I remember the ‘good old days’. Back in 2004 (at uni) I tried to create a Windows CE program for a little mobile device. My friends and I spent months trying to get it to work (at one point resorting to Java, quickly realising our mistake), and in the end all we could produce was a list of menu items and a few forms. The overall user experience (UX) was horrible and it was slow and unintuitive. That was the standard for Microsoft products of the time.

The turnaround began in 2005 when MS hired their new head if UX for Office, Jenny Lam. Jenny revolutionised the tired Office UI with the ribbon, and hence inspired the Windows 7 UI. A few years later, the Xbox team developed the NXE, based on ideas from the Windows Vista media centre interface, which was leaps and bounds better than the XP MCE UI. This “text focused” design, using Jenny’s Segoe UI typeface found it’s way into he Zune, and came to fruition in the Zune HD. From this, we get the next evolution, the 7 series phone.

With such a clear evolutionary path, it’s hard to see why so many people are surprised by the new phone OS. When the Zune HD launched, people cried out for this UX to be made into a phone. Now that wish has been granted and Apple should be scared.

The 7 series UI is everything that the iPhone is not. It’s got a home screen that displays useful information, with integration into multiple web services out of the box. It’s got cloud-enabled apps, not relying on purpose built sites but working with service leaders. It’s got a calendar that’s useful, and a UI paradigm that is consistent, though, as with the ribbon toolbar, will take some getting used to.

And that’s the thing with MS’s UX strategy. They are now prepared to go out on a limb to try new stuff, even if it may require a learning curve.

We had a question go round the office a few days ago: name a MS app that was rubbish at first, and is now a market leader. We named pretty much every product that MS make (except IE). With 7 series phone, MS have completed their line up. Far from being a dead company to the consumer, Microsoft are still the king of the hill.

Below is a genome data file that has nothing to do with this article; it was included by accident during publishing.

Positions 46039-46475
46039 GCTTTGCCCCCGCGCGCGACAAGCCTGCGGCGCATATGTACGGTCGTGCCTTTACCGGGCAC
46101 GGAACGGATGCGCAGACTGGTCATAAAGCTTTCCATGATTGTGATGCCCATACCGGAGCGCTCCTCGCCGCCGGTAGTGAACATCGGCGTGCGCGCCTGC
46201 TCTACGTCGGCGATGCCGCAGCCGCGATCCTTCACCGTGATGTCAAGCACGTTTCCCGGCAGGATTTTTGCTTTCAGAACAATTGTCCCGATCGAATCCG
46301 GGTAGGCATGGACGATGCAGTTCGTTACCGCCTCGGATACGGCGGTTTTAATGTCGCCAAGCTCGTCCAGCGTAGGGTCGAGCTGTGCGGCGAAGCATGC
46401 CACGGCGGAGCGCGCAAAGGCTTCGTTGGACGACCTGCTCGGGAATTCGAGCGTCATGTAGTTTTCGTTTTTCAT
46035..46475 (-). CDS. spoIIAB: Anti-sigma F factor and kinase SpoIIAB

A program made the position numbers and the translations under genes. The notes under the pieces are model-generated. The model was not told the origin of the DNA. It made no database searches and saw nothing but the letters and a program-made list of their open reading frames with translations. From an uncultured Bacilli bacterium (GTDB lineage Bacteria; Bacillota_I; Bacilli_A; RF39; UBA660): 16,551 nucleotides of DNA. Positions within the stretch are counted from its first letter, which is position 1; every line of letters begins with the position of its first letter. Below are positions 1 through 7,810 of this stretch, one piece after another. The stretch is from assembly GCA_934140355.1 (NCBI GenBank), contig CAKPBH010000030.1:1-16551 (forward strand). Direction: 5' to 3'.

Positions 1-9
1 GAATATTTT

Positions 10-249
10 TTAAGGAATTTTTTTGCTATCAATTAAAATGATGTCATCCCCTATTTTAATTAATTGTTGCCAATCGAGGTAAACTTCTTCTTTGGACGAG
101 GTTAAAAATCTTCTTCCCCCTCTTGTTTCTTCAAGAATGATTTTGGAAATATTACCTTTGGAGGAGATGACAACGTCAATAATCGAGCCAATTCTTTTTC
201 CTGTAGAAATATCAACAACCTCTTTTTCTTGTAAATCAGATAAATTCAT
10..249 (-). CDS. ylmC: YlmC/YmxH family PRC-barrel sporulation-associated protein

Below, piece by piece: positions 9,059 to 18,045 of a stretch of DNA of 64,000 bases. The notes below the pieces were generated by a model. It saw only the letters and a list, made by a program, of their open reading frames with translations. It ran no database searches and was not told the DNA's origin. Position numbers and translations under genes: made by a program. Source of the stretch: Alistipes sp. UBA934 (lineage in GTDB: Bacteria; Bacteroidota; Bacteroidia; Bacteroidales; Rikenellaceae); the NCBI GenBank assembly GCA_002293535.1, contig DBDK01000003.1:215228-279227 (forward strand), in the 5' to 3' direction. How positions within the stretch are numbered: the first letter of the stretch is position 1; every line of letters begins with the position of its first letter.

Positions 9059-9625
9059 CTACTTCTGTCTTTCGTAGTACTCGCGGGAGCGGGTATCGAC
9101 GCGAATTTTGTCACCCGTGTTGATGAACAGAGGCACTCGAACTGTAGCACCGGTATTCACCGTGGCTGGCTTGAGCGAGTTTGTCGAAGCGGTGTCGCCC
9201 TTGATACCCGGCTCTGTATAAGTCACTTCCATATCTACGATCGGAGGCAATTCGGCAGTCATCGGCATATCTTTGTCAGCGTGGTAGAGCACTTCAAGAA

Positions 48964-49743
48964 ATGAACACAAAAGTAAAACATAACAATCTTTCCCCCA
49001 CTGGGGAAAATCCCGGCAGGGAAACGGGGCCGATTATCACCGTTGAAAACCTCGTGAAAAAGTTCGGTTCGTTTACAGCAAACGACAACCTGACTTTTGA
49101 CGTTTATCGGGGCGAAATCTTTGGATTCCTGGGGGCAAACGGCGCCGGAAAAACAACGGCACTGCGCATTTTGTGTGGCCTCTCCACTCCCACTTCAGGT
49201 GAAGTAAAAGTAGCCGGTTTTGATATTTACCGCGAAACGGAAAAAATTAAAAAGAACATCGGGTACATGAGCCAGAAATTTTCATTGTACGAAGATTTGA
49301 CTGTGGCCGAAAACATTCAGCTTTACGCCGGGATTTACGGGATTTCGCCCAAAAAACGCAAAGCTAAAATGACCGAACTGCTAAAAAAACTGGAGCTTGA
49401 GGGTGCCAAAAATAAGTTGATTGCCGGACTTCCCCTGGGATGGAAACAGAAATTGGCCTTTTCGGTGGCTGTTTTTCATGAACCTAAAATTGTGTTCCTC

Where do MS go from here? The evolution will continue, and although it will seem slow, with product releases every 2-3 years, innovation will continue to flourish. MS will never be a trend setter, and will mostly go their own way, but their way is rarely wrong. I predict that MS still have their best work within, and you would be a fool to ignore them.

jQuery to be Integrated with ASP .NET

Fantastic news! Long-time golden boy of the javascript world, jQuery, is to be integrated with Microsoft’s ASP .NET framework.

In an announcement today on the jQuery blog, Scott Guthrie’s blog and Scott Hanselman’s blog, the jQuery library would be distributed AS IS with Visual Studio 2008 SP1 and the free Express editions. The aim is to extend ASP .NET AJAX support and generally make life easier for MS developers. Microsoft would also be contributing tests and patches to the jQuery core, but would not be submitting features etc.

This is a massive boost for a framework that won me and my company over a long time ago. jQuery now has backing from the biggest names in IT and will benefit immensely from the additional support.

The benefits are not only for the jQuery team, they’re also for any web standardistas. This support for jQuery signals Microsoft’s intentions for the ASP framework. I can only hope that from this, Microsoft adopts jQuery in its entirety, having ASP output unobtrusive, cross-browser javascript, not the ‘impossible to debug or follow’ mess that it currently uses.